Of course the first shot is of Notre Dame itself; well, the side of it which was built for the film, and it’s extremely convincing and accurate. I reckon that many cinemagoers were fooled into thinking that, somehow, the filmmakers were given access to the genuine article. We’re introduced to the Festival of Fools, the one day where the downtrodden poor folk are allowed to have some fun and let loose. This being 1923, we’re allowed to see two men in monkey costumes molesting some women! The repressive King Louis XI doesn’t like seeing this, but he’s not important compared to the large number of other characters that we’re introduced too, most of whom very much want our heroine Esmerelda. There’s Clopin the King of Beggars, shown pushing away either a prostitute or an admirer [it’s hard to tell]. He brought Esmerelda up and now thinks she’s still his property. Then there’s arch-deacon Don Claude, who’s kind to Quasimodo, though the latter spends much of his time as the servant of Claude’s brother Jehan, who isn’t a priest but sometimes naughtily dons the garbs of one. Jehan is not just power hungry but becomes infatuated with Esmerelda. There’s Marie who’s been driven mad by the kidnapping of her child by gypsies and therefore hates all gypsies especially Esmerelda; her introduction is nicely done, shown screaming at Esmerelda but then praying for God to return her child even if only briefly. Gringoire,“a poet of the streets” who fancies Esmerelda. Phoebus who’s just been promoted to Captain of the Guard; he goes to kiss the king’s arm but the latter wants none of it in a film full of amusing little touches despite its essentially tragic nature, albeit a far less tragic nature than Hugo intended. He’s a womaniser who, even though he’s engaged to Fleur de Lys, has Esmerelda as his next target, while she’s besotted with him. Of course there’s Esmerelda herself, an innocent creature of good despite the passion she enflames, plus Quasimodo, whose terribly sad life only has some joy when he rings the bells.
In their desire to include as many strands as possible, screenwriters Edward T. Lowe Jnr and Perley Poole Sheehan end up being vague sometimes, and this also means that Quasimodo doesn’t have much screen time; the 1939 version, knowing that his character was the main draw, increased his role, something that the rather odd – though better than expected – Disney version also did [I haven’t seen any of the other versions except the Anthony Hopkins TV one as a young kid]. Still, most viewers should still be involved. Quasimodo and Esmerelda first meet when she’s dancing and she sees him watching her; after two seconds of revulsion she continues to dance as if nothing had happened, showing her character really well without a single intertitle. Jehan prevails upon Quasimodo to kidnap her, but she’s rescued by Phoebus and a few of his men. Quasimodo is publicly whipped for his troubles but given water by Esmerelda [this moving bit of the story always reminds me of Ben-Hur]. Phoebus sets out to seduce Esmerelda but changes heart and just offers to walk her home instead, in a very nicely played scene – yes, it’s a little melodramatic, but that’s silent movies for you, it’s a very particular art form. He persuades her to accompany him to a ball celebrating his appointment as Captain of the Guard, but Clopin, accompanied by his beggars, crashes the festivities and demands Esmeralda be returned. To avoid bloodshed, Esmeralda says that she does not belong with the aristocracy and leaves Phoebus broken hearted. I’ve always thought this tale to be well known but I’d better not reveal everything that follows just in case – but it really does get bigger and bigger in scale and the already fast pace truly ramps up. Worsley shows off his excellently choreographed crowd scenes with lots of high angle shots, though a huge mass of people remains a huge mass of people with very few closeups, even though Quasimodo’s defense of Notre Dame is still exciting stuff.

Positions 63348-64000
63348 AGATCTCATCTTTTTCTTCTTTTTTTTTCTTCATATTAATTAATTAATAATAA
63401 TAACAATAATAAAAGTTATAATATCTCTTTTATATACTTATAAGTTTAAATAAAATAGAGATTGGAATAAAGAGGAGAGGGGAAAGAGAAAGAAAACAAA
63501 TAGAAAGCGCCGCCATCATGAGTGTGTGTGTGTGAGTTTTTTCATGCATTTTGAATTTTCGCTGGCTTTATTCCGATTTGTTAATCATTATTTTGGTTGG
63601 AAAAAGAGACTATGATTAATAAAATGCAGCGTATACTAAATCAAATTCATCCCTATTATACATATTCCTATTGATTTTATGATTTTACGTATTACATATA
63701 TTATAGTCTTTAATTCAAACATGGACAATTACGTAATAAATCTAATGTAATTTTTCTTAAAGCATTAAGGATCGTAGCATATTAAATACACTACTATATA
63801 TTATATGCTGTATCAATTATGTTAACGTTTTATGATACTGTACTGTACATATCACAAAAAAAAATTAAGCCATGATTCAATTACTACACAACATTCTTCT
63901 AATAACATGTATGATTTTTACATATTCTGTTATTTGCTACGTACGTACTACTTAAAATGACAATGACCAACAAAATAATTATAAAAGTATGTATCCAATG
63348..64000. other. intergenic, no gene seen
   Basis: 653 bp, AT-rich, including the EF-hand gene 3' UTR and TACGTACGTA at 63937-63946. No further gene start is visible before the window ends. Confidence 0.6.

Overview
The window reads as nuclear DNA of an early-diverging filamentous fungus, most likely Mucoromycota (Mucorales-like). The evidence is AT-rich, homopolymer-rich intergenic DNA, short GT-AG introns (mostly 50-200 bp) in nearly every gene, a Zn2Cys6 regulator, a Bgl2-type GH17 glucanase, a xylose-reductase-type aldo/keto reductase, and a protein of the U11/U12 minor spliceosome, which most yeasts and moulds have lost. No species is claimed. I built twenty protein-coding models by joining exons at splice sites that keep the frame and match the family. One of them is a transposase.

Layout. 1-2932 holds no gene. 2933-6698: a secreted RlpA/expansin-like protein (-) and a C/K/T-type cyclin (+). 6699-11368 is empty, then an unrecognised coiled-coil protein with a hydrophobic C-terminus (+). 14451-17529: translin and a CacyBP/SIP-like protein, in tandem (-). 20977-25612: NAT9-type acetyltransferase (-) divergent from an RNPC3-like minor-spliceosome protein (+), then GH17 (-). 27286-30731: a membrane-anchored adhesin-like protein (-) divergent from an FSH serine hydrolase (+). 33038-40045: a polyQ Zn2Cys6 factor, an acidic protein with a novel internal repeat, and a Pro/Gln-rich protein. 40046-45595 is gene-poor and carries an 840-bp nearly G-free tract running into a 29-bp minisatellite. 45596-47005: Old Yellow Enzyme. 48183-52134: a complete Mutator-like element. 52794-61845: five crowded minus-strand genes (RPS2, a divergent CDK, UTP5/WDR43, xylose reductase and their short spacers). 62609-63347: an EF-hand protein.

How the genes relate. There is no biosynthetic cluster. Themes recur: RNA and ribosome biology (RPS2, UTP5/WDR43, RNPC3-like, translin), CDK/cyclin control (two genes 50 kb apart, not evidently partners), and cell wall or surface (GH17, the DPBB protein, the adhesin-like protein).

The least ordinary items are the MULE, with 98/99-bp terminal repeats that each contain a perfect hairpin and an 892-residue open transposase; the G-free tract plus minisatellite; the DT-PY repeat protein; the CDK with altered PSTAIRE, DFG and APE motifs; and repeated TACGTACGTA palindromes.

Reading the novel around ten years or so ago proved to be a bit of a shocker as – well – I won’t say. There was no way this 1923 film was going to be as downbeat, though the 1939 version did go one better with one particular happening. Phoebus is now promoted to romantic lead while Gringoire, Esmerelda’s husband, is demoted to comic relief. Restrictions of the time forbade the character of Frollo, an evil priest, to be depicted, so here we have a good priest and a nasty guy who sometimes pretends to be a priest, but it’s nice to have another character who treats Quasimodo well. If only the full version had survived though. The King appears in several early scenes but then disappears; other scattered scenes look like they’ve began halfway through or finish halfway through. On the other hand the gipsy who hates Esmerelda is a character who I’d never seen on screen before, even though her arc is rushed at its climax. Again, one feels that the full version may have done her more justice. Some scenes are given quirks which proves that a lot of effort was made to make this film a truly quality production. When Esmerelda and Phoebus sit down at an inn, we cut to a spider in a web moving towards a butterfly; a crude device maybe when seen today but something that would have seemed ambitious at the time as well as ramming home the fact that innocent Esmerelda is about to be seduced then probably abandoned. Just after that, he removes part of her top in a scene that would certainly not have made it into a film eleven years later when the Hays Code got very tough. A bit that I loved was when Quasimodo is about to be whipped; the guy about to do the beating is blown kisses by a lady among the multitude of people watching, and he returns them. What a great way of getting across how people loved [and still love, in a way] seeing such spectacles, how a public flogging was a fun day out for some, how “human nature” is – to be honest – not very nice, yet the scene also did it with humour, which is often the best way to get something like this across.